It is my prayer that despite today’s developments, we will embrace anew the truth, beauty and goodness of marriage as it has always been and always will be, between a man and a woman.
Bishop Malone is free to believe whatever he wants, and he is free to exercise his religion however he wants, and however the Church demands. His exercise of religion does not need to intersect with the civil right of same-sex couples to marry, as Bishop Hartmayer seems to comprehend.
But “lifelong exclusive union of one man and one woman”? Does Bishop Malone refuse communion for “divorced” Catholics whose marriages have been neither “exclusive” nor “lifelong”? Does he allow married Catholics to be granted an “annulment” and re-marry in the church? If Bishop Malone is permissive when it comes to divorce, which breaks a “lifelong” sacramental marriage, how does he reconcile that with his “bitter” disappointment when a gay couple seeks to solemnify their relationship? How sad and hypocritical.
If marriage was limited to procreation, then it would be illegal for older couples or sterile couples to marry. If it’s all about having kids, is the Bishop “bitterly disappointed” in childless couples?
In another twist reminiscent of the Hobby Lobby case, where the Supreme Court declared that being in business can be the same as practicing religion, Texas Attorney General Ken Paxton issued an opinion allowing state officials to refuse to issue same-sex marriage licenses if it violates the clerk’s religious beliefs. There will likely be litigation over whether being an appointed or elected public official constitutes or intersects with the exercise of religion. It seems to stretch credulity to claim that executing the duties of a county clerk constitutes the exercise of religion.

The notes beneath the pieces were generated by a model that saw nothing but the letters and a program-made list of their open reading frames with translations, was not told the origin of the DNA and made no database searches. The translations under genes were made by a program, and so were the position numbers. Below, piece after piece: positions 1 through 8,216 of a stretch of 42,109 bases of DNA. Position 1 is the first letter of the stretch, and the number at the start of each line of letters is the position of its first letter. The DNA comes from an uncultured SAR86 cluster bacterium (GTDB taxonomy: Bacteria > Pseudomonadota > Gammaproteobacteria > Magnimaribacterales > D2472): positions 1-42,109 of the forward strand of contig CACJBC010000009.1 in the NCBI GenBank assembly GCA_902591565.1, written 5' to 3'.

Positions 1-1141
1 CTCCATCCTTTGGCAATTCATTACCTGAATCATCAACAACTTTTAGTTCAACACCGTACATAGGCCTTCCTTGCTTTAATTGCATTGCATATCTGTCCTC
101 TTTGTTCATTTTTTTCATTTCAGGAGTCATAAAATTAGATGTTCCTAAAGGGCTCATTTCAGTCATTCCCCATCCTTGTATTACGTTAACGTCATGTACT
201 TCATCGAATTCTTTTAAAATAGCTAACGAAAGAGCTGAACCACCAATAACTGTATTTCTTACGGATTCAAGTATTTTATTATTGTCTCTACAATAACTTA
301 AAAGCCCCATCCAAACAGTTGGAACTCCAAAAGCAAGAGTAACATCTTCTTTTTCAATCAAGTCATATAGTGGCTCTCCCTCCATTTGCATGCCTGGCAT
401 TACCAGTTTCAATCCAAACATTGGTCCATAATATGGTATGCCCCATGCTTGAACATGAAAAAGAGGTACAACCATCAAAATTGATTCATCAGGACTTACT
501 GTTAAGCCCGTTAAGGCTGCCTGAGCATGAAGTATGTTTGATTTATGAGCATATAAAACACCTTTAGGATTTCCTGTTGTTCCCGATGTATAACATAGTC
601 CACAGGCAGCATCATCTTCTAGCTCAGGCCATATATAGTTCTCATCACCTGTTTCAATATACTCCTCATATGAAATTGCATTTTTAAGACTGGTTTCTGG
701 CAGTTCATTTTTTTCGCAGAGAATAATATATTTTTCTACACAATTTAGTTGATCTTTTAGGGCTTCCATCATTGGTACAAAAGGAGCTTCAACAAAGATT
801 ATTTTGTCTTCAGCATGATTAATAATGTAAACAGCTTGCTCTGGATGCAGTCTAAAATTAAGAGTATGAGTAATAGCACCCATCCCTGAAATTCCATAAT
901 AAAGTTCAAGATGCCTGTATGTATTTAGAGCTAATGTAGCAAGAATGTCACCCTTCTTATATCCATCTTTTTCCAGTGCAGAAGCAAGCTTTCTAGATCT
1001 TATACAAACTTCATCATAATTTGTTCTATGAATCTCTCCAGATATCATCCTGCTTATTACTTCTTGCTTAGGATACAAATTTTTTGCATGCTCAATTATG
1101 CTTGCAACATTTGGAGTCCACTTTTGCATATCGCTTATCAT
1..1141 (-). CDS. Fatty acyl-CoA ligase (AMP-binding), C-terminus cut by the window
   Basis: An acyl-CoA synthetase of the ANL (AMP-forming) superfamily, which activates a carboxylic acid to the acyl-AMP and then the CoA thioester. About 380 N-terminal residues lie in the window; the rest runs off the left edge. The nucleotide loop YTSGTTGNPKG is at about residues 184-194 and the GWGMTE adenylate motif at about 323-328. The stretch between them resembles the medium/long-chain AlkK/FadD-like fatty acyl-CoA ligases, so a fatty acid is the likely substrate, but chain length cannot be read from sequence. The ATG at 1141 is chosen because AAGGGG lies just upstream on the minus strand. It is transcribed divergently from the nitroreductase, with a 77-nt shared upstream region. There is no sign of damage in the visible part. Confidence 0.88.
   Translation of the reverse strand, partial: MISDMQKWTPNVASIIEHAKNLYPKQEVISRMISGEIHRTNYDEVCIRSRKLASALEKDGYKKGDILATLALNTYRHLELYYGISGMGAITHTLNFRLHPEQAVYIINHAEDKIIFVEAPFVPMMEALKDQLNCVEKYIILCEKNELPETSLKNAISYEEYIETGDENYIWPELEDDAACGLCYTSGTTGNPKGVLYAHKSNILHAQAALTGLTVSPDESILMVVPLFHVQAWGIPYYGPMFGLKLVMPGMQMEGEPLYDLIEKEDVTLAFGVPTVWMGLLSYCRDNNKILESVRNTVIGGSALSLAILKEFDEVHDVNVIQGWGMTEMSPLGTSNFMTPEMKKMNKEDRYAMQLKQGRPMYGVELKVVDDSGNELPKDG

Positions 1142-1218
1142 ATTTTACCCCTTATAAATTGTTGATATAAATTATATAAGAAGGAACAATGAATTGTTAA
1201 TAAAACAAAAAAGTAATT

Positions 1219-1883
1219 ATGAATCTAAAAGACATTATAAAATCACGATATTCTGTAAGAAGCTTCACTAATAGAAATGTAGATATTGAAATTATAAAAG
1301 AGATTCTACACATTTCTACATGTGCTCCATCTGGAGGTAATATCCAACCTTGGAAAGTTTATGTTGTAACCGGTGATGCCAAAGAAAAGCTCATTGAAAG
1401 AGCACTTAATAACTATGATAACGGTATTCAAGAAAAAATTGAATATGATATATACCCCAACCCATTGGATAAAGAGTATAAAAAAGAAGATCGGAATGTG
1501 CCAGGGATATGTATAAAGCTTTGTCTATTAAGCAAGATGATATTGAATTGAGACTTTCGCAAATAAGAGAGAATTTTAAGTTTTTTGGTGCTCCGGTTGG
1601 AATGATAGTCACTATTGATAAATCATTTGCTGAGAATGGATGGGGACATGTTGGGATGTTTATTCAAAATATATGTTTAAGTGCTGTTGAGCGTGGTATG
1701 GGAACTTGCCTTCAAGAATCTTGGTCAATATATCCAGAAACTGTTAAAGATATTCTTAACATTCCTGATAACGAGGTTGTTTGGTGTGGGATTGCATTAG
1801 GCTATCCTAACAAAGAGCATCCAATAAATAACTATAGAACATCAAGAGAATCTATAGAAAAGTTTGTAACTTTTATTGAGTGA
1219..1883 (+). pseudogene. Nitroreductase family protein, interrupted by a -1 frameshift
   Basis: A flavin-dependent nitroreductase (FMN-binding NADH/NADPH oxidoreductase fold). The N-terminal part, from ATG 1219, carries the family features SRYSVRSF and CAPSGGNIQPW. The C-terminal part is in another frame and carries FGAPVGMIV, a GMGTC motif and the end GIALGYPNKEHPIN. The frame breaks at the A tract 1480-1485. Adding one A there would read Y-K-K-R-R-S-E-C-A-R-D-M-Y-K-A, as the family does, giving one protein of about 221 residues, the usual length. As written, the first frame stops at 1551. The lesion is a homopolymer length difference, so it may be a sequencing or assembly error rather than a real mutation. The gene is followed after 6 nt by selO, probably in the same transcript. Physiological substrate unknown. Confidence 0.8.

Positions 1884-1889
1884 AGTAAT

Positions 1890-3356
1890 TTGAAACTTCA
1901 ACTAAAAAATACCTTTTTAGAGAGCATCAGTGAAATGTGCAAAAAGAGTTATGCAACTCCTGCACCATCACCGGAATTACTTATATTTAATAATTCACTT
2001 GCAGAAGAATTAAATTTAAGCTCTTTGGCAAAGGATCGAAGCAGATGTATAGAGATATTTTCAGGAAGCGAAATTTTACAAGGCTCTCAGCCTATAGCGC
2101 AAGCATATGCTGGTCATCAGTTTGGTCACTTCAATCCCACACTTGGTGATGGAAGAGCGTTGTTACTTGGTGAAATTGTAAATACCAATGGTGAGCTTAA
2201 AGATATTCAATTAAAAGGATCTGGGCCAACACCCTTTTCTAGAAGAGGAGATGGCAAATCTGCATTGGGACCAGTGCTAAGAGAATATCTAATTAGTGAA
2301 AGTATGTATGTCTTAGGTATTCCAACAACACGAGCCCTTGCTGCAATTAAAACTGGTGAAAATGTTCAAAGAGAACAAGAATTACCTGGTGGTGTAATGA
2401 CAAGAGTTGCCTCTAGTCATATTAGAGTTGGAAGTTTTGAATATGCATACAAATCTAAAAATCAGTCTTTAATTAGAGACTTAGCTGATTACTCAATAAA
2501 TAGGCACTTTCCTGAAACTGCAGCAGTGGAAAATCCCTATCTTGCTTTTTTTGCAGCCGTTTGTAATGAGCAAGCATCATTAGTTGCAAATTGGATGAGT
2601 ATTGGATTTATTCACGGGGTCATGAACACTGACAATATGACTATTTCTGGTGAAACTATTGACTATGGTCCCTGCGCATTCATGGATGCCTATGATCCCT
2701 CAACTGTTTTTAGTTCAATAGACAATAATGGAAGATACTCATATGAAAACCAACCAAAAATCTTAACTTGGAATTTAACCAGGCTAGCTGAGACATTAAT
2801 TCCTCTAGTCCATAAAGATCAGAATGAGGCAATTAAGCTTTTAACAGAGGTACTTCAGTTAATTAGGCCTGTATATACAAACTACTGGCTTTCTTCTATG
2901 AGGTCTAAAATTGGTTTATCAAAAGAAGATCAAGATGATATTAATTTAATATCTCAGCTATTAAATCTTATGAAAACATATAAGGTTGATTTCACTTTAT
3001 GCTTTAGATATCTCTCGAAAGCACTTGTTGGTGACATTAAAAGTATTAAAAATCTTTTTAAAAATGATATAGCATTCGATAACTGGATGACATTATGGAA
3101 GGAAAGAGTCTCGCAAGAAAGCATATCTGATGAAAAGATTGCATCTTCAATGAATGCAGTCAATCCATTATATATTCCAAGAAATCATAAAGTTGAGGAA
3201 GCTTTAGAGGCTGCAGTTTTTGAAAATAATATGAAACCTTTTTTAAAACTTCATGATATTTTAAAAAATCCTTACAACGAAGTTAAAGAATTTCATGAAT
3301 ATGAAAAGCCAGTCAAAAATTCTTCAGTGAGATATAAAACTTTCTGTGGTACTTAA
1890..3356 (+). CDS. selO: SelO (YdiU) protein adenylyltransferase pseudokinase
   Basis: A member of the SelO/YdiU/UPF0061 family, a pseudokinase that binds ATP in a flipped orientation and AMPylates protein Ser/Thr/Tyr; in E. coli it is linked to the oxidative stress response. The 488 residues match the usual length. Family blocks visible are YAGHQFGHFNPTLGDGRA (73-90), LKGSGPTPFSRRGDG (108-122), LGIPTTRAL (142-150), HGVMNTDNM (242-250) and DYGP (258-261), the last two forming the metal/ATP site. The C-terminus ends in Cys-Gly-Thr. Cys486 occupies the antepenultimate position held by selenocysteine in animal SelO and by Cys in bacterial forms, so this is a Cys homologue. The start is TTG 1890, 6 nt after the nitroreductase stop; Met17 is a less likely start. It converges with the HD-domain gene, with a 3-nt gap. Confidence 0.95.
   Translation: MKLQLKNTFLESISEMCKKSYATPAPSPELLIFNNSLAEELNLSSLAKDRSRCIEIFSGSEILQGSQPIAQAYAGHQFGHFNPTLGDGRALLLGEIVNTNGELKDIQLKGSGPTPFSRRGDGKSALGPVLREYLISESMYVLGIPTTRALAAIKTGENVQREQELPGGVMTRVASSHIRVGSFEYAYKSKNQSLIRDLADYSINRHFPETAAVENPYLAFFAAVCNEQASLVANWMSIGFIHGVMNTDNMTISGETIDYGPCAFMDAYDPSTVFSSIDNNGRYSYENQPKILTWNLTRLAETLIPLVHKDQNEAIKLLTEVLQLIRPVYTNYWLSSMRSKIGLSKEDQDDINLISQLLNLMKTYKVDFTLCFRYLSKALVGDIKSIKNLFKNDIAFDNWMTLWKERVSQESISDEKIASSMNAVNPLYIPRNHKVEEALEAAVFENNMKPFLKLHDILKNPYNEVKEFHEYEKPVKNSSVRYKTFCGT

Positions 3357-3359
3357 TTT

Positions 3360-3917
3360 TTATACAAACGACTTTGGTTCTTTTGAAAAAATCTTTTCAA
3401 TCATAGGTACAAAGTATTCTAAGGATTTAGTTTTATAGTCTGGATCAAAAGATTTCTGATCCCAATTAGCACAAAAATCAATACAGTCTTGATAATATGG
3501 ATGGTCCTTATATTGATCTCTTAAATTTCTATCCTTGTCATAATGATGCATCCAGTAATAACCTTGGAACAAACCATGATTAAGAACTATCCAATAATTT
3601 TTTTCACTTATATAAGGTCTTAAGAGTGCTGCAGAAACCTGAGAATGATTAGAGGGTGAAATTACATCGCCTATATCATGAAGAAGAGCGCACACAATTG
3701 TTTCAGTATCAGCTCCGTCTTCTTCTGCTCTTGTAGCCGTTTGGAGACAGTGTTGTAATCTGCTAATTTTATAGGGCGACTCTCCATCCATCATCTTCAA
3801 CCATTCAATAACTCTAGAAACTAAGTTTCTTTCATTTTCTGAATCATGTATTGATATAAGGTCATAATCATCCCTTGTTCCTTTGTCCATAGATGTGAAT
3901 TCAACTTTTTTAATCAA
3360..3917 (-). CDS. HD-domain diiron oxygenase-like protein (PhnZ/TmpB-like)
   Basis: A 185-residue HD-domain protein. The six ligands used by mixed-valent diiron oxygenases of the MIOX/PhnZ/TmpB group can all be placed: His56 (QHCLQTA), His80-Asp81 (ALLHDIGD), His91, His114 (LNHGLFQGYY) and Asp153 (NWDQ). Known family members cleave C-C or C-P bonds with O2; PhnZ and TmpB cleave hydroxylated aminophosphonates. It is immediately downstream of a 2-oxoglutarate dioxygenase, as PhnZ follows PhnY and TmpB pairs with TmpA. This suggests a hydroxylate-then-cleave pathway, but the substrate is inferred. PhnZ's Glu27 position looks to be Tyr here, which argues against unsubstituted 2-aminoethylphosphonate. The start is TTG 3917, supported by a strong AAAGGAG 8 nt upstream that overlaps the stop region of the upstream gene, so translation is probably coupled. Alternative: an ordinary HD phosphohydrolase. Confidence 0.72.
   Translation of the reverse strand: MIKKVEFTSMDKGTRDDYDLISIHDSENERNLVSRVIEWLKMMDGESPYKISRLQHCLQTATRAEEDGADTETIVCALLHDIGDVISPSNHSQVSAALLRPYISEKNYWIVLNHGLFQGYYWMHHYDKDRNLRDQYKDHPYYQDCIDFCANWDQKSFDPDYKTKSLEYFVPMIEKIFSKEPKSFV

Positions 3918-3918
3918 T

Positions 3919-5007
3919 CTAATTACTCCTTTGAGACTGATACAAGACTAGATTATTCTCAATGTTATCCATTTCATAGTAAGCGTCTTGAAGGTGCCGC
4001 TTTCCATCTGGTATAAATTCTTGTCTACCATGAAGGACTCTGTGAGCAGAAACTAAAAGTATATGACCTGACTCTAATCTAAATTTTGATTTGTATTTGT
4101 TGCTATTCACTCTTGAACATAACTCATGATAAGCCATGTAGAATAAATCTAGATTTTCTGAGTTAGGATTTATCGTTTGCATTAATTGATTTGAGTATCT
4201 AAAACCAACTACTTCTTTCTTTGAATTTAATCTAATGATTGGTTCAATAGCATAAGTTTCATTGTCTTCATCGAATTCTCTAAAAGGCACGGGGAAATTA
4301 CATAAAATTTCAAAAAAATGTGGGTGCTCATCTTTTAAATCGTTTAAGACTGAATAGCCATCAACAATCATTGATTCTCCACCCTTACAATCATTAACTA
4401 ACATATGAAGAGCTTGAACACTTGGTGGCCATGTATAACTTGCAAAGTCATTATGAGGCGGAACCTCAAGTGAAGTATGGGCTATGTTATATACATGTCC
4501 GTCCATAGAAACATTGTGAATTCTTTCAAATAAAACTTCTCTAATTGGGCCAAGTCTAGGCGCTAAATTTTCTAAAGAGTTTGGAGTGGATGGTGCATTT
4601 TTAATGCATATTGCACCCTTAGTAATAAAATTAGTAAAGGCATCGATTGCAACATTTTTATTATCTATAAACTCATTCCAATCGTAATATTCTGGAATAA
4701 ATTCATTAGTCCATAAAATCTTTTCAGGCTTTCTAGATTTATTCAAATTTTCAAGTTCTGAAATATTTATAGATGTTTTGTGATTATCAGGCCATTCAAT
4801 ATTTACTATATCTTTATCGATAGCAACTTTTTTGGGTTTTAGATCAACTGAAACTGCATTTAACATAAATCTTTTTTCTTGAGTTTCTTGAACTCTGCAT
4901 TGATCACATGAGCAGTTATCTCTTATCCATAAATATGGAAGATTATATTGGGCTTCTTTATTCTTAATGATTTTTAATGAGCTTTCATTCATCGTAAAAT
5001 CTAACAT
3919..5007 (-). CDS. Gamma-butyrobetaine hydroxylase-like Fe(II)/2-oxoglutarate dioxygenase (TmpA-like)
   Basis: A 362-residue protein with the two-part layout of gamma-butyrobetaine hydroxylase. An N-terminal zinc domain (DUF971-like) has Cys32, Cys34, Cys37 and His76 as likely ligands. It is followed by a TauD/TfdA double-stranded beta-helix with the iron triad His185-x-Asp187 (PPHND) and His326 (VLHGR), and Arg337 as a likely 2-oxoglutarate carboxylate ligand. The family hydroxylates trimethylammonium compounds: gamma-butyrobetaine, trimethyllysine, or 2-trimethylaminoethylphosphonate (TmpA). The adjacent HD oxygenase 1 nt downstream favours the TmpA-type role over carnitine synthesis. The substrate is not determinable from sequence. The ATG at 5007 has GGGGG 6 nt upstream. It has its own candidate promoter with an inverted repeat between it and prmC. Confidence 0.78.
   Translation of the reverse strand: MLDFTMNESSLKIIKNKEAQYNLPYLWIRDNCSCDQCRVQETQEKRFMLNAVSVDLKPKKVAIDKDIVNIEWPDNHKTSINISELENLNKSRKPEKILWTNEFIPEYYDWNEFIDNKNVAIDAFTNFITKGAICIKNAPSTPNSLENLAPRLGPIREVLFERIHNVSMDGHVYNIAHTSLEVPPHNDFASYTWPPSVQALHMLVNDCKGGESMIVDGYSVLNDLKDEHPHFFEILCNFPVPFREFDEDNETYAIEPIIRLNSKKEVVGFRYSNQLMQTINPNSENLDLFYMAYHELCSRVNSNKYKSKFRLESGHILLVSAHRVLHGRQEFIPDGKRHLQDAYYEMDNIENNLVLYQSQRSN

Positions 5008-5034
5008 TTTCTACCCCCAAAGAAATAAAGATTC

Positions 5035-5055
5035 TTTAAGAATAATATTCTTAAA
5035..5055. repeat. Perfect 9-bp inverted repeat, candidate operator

Same-sex marriage has been the law in New York for a few years now, and if it has had any effect on the institution of marriage, it’s strengthened it. After all, look at all the same-sex couples who have sought the rights and responsibilities of legal marriage wherever legal.
Bishop Malone’s statement is as heartbreakingly narrow-minded as it is self-admittedly bitter. Bishop Hartmayer shows that, while the Catholic Church is unlikely ever to sanction same-sex marriage, it doesn’t have to heap bitter narrow-minded hatred on gay people and couples. Bishop Malone isn’t alone in doing so, but western New York has this weird, self-defeating habit of being tolerant of racism and hatred, but intolerant of love and acceptance.
Malone’s unnecessarily bitter rant, as juxtaposed against Bishop Hartmayer’s gentle statement, is just another bit of evidence of Buffalo’s own self-defeating intolerant provincialism. In short, this area won’t change until its people do.
Same-sex marriage doesn’t negatively affect anyone – least of all the Catholic Church. It’s been legal in New York State for several years with no controversy, so it’s silliness for the Bishop to so desperately condemn something that doesn’t affect him or the diocese in the least. Love over hate; acceptance over fear. That’s the way forward.